FOR decades, allegations of sexual abuse by clergy in Australia were handled in a piecemeal way.
Churches and institutions involved seemed able to deflect criticism, and law enforcers and politicians appeared to struggle with the issues.
Victims and their advocates were told matters were being fixed ‘‘in house’’, but somehow they weren’t.
At times it seemed as if some institutions were waging a war of attrition against their accusers, hunkered behind ancient practices that they believed entitled them to hide dreadful crimes.
Some shifted paedophiles from place to place, ducking and weaving and berating from the pulpit any who dared call their bluff.
And then, suddenly, the dam broke. The defences of church administrators fell away, exposed as the shams they always were.
Law enforcers and politicians suddenly found their missing courage and the army of victims and accusers at last found advocates who would not falter.
Now the churches and institutions are in the spotlight as three separate inquiries – two state and one federal – forensically expose and analyse their acts and omissions stretching back many years.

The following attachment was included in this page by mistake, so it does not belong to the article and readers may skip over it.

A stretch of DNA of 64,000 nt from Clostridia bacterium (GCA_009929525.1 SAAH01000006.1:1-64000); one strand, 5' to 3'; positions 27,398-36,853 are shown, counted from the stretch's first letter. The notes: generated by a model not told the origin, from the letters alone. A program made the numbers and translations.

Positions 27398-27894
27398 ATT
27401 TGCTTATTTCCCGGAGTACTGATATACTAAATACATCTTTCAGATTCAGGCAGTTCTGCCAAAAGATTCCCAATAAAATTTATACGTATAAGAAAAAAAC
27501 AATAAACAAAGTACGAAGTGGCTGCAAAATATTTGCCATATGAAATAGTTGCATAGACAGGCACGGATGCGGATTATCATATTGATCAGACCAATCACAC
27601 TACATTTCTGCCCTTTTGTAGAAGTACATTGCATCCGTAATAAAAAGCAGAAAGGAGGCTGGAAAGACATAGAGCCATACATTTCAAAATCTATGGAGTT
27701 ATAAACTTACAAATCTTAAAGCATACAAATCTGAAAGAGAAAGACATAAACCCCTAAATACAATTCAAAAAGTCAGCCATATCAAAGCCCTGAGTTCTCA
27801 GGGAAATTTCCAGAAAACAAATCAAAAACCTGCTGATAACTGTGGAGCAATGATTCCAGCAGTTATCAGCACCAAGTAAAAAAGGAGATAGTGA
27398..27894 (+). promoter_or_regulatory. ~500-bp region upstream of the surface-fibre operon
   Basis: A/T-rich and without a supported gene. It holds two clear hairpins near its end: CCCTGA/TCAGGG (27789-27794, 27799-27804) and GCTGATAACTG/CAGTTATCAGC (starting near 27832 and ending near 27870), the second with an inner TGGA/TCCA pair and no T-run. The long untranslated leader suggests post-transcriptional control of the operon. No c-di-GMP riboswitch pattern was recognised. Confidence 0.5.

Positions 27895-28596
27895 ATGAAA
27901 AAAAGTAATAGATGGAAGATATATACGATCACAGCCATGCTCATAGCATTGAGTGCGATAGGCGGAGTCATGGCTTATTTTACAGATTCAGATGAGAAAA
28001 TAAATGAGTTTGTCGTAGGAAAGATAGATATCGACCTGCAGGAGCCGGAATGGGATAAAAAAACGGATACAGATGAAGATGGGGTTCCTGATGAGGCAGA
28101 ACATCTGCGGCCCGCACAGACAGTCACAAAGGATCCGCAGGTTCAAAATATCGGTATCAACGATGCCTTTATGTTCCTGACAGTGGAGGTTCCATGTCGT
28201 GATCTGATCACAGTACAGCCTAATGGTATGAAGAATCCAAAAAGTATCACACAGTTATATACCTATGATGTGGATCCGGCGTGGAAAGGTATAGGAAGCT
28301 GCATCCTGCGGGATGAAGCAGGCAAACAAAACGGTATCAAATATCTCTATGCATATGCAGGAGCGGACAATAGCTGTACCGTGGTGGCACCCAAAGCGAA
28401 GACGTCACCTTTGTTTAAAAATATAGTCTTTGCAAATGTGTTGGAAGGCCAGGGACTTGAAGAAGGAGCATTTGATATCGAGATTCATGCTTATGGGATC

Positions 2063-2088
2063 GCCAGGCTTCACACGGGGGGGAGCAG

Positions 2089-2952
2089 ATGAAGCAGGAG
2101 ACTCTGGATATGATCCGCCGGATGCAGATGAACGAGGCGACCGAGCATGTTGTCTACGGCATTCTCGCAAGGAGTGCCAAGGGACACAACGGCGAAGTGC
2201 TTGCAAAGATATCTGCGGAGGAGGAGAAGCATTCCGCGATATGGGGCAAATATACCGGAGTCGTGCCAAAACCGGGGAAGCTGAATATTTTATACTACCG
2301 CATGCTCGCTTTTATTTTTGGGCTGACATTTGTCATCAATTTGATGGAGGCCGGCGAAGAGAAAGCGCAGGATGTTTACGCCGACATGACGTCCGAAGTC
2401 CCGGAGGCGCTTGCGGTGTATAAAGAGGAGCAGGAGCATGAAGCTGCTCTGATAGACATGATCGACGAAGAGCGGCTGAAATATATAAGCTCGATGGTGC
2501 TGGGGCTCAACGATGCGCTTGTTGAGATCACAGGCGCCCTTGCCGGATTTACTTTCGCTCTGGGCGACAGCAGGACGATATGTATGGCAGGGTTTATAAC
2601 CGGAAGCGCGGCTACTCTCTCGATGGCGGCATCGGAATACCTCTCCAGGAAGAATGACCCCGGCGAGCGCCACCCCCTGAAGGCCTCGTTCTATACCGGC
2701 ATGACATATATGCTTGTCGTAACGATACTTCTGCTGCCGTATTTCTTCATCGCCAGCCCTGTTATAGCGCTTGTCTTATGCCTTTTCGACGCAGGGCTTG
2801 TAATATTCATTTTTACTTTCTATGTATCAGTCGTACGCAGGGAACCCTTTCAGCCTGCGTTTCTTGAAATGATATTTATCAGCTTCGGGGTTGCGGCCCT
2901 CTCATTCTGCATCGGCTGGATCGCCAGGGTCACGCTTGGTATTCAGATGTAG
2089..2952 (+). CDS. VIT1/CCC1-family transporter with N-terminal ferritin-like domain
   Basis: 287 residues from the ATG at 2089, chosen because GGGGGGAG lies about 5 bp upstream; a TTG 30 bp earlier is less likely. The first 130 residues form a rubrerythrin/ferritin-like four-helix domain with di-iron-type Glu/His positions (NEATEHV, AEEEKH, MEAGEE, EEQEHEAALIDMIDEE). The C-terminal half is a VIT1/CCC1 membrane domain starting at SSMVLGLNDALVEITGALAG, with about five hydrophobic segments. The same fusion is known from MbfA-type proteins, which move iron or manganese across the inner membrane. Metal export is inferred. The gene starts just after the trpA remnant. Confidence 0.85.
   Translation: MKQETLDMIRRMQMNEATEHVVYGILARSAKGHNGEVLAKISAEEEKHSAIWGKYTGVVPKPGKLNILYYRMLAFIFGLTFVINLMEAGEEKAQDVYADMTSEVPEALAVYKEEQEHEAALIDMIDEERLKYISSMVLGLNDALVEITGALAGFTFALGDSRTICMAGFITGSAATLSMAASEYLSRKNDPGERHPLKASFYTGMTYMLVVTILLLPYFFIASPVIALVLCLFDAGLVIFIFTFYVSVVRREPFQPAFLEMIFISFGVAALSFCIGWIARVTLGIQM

Yesterday the first of these inquiries, based in the state of Victoria, released its keenly awaited report. The report has been widely praised by victims of clergy abuse for its confronting bluntness.
The Catholic Church, inevitably, has come in for some of the harshest criticism. That’s to be expected, not only for the major preponderance of abuse cases under its wide umbrella, but also because of its extraordinarily persistent insistence that the problems were somehow contained.
In a swipe at the church’s Australian head, Cardinal George Pell, the report said his responses to questions had revealed ‘‘a reluctance to acknowledge and accept responsibility for the Catholic Church’s institutional failure to respond appropriately to allegations of criminal child abuse’’.
One likely outcome from the report will be laws making it a crime to conceal, or fail to report, child sexual abuse. That’s progress, but only if those laws are uniform across Australia.
Meanwhile, the report of the more limited NSW inquiry is expected soon, and the powerful apparatus of the federal Royal Commission is gathering momentum.
If they are wise, more church leaders will start striving to demonstrate that they care more about damaged victims than about the dented reputations of their own organisations.